As for models; Kallie was my first choice because she is new and I wanted to give her camera time. But when I thought of Smithville Mansion as the location and I also thought of Nicole Gallagher. She is the one who first introduced me to the location and she is perfect for the shoot. Her posing is awesome and she has a rounder face (as opposed to angular) that was classic to the Flapper look. Flapper makeup techniques purposely made their face appear rounder as opposed to most current makeup techniques that give an angular look. So I used both Nicole Gallagher and Kallie Pyatt. This worked perfect because of the hot weather I was able to shoot each model separately without the heat & humidity killing the look. It damn near killed me, but the models did fine.

Kallie Pyatt 1/125 sec at f/6.3 ISO 640 155mm Makeup by Ambre Baxter, dress by Unique Vintage, hat by Patricia Josephine Antique Vintage

For a makeup artist I reconnected with Ambre Baxter and she was amazing. Doing makeup on location in the heat is truly a challenge. However both models looked amazing and again not 100% true to the period, but good enough.

Project goals: This project had several layers to it as I had stated at the opening of this post. First was to create a Flapper Girl look, using day dresses. I wanted the looks to be as if she was a 1920s girl out and about in the daytime. Kallie’s look was a little more reserved than Nicole’s look and neither girl looked as if they were heading to the party or jazz club.

Second goal was to shoot a good portion of this shoot on 35mm film. As of this writing I still have not received my 35mm scans, but I’m hoping for the best. I used CineStill 50 Daylight in two cameras, a Canon EOS 650 film body with an f/1.4 50mm prime and a Pentax Spotmatic with a f/1.4 50mm prime. I also used Ilford Delta 100 (B&W) with a Canon EOS 650 mounted with an f/1.8 85mm prime. I have had the film just waiting for a project and this was the project.

Third goal was that I always wanted to shoot Nicole at Smithville Park because our very first test shoot was supposed to be at that park. However the day we went to shoot there was a huge event taking place and we couldn’t even get close to the park, let alone into the park. We opted for a second location and went on with the shoot. However Smithville Park is a place that is very near & dear to Nicole for personal reasons and I always said to myself “someday we’ll shoot there.” And now we did.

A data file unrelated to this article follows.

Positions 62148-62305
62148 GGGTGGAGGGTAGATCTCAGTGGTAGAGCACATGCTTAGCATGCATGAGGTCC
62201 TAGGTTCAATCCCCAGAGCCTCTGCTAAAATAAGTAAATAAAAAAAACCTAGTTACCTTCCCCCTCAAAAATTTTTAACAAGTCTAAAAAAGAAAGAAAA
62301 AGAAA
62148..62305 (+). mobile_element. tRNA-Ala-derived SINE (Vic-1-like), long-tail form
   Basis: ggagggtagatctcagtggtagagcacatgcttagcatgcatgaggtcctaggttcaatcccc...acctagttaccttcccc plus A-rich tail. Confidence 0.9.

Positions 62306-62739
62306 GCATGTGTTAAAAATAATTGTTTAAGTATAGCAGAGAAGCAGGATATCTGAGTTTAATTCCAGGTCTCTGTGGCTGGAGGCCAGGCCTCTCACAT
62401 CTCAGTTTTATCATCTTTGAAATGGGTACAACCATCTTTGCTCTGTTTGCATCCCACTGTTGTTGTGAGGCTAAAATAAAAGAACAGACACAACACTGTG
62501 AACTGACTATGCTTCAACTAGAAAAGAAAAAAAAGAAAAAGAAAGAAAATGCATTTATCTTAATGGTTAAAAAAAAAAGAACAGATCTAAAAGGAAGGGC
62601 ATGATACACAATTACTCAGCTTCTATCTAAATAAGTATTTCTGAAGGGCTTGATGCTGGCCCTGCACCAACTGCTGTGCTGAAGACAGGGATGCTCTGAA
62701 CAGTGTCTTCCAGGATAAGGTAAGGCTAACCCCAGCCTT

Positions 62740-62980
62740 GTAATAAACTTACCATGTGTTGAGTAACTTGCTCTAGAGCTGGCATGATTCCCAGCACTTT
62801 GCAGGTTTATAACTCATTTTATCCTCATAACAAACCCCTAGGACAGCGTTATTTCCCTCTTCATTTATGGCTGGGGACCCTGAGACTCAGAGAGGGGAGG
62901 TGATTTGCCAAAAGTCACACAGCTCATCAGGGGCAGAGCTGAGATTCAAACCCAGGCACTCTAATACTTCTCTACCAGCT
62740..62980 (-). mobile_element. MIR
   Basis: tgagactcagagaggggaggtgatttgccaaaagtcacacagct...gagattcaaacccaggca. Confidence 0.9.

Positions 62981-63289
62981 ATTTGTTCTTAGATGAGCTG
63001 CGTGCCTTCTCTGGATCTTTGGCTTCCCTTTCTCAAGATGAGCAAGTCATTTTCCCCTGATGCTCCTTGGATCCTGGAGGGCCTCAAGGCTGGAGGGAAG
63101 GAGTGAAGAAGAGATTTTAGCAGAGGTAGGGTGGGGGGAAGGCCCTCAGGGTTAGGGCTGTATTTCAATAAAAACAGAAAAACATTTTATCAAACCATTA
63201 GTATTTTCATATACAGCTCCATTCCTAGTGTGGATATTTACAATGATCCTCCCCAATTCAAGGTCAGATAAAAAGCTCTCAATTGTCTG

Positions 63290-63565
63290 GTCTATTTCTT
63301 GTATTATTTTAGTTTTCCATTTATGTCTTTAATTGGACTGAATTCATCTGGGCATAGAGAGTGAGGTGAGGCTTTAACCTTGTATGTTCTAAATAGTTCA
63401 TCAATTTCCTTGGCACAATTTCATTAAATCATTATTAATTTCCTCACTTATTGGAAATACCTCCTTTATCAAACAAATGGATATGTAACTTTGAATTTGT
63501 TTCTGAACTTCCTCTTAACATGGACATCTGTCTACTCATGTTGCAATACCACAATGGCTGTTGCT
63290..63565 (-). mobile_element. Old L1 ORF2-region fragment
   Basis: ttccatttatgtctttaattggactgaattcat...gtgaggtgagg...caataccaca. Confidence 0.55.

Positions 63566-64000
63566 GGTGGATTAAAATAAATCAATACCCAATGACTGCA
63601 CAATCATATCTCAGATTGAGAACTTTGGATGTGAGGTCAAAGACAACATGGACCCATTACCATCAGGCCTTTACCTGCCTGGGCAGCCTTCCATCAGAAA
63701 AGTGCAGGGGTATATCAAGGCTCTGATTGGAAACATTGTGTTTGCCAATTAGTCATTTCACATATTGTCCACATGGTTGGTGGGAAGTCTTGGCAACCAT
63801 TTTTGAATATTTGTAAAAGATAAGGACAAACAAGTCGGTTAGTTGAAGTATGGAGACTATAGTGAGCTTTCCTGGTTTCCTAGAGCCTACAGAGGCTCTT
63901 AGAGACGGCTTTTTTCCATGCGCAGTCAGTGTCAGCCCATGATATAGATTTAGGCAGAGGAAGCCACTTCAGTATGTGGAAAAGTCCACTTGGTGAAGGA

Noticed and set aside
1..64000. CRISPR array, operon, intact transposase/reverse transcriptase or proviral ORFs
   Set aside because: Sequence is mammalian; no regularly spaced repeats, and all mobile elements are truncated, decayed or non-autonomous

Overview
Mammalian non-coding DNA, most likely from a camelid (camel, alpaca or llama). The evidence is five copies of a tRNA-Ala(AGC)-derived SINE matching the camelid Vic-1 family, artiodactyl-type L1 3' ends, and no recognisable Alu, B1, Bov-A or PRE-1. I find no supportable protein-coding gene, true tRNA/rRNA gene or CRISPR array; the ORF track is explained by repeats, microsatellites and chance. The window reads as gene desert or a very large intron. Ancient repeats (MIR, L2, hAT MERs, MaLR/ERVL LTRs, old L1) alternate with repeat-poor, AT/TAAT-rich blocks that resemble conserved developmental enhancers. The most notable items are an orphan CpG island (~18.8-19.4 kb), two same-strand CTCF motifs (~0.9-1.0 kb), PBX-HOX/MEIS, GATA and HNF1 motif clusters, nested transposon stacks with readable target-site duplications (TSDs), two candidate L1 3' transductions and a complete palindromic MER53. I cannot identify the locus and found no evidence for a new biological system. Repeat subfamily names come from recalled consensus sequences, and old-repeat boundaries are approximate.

Fourth goal was to give Kallie more camera time. She is new and she is advancing I see her getting better with each shoot. She fun and easy to work with so why not.

Fifth goal was I needed a new cover photo for my business Facebook page and as crazy as it sounds I take cover photos very seriously. Your cover photo and profile photo are your first impressions when a newcomer first visits your page. “First impressions are lasting ones” as they say (whoever they are lol).

Sixth goal was to get at least one portfolio quality image out of this shoot and I can safely say this was accomplished.

In closing I would like to say the shoot could have been better… it can always be better, but I’m very happy with what I did get from it.

I will write another post when I receive my scans and I discuss shooting with film and the techniques I used.

Thank you for stopping by and reading. Have a great day.

 

 

 

Energy Failure (…bounding through the door hyped on two lattes, one espresso and a bottle of 5 hour energy)

Chevy Corvair

“It is all about energy and without energy life is flat.” That statement holds more meaning than one could begin to interpret or write about in a single blog post. Sure you don’t get enough rest and you wake up lacking energy and your day runs kind of flat. But it gets much deeper that; Why I’m gonna bet that if you thought about the most memorable concert or music performance you ever attended, it was packed full of energy. That was one of the key components that made the performance so memorable. Sure you may have like the band or the performer/singer, however if the singer came out on stage and just sat on a couch and performed… well I think you see my point.

On a photography level and speaking in the realm of photo shoots energy is paramount to capturing great images. Even if the mood of the shoot is meant to be somber and there is no smiling, there still needs to be energy. And this is the very reason I have chosen this topic to write about today. Because I feel that energy is the key component (or lack of) that is missing in many photo shoots. The truth be told, lack of energy is missing in a lot of areas of our lives and I’ll talk about that later. But for now let’s break it down by each individual who is part of the photo shoot.

So does the photographer really need to have a lot of energy? Isn’t he/she the one who should be capturing the energy? Ok, so the answer is “yes and yes.” Sure the photographer’s job is to capture the moment (oh god here comes the clichés) but at the same time the photographer is the leader and the catalyst between this world and the eternity of the world where the frozen moment of the image will live. As much as capturing images and the technique of lighting the scene the photographer needs to draw the energy from the talent/model and this is not always easy if the talent is not at a professional level.